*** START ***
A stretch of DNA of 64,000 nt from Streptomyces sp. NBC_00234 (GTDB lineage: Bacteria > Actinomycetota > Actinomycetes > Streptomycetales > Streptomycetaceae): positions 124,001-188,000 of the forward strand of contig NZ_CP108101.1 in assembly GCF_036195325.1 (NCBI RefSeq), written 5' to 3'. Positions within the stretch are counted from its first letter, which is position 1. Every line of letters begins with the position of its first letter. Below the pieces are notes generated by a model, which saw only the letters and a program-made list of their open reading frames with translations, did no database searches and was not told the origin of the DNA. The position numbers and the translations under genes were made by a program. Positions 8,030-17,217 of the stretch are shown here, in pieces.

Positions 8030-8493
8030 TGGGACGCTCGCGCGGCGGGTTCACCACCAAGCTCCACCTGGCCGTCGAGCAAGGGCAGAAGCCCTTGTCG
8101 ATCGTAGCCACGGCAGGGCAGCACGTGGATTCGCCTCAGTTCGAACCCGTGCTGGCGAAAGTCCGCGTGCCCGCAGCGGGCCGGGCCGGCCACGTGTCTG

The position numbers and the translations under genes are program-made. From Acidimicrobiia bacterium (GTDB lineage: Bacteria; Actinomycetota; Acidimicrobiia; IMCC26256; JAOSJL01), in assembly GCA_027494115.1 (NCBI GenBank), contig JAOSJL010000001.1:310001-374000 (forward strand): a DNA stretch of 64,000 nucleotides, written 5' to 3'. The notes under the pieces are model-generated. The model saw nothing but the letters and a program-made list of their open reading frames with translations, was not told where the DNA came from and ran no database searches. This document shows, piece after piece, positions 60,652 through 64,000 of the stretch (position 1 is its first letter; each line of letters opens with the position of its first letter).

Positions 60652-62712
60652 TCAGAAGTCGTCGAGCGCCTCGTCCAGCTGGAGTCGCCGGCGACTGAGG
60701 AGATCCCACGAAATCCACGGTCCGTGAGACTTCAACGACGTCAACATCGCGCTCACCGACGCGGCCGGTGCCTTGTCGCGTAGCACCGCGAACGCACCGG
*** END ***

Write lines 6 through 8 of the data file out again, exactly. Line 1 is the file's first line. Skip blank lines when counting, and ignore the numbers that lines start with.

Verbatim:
Positions 60652-62712
60652 TCAGAAGTCGTCGAGCGCCTCGTCCAGCTGGAGTCGCCGGCGACTGAGG
60701 AGATCCCACGAAATCCACGGTCCGTGAGACTTCAACGACGTCAACATCGCGCTCACCGACGCGGCCGGTGCCTTGTCGCGTAGCACCGCGAACGCACCGG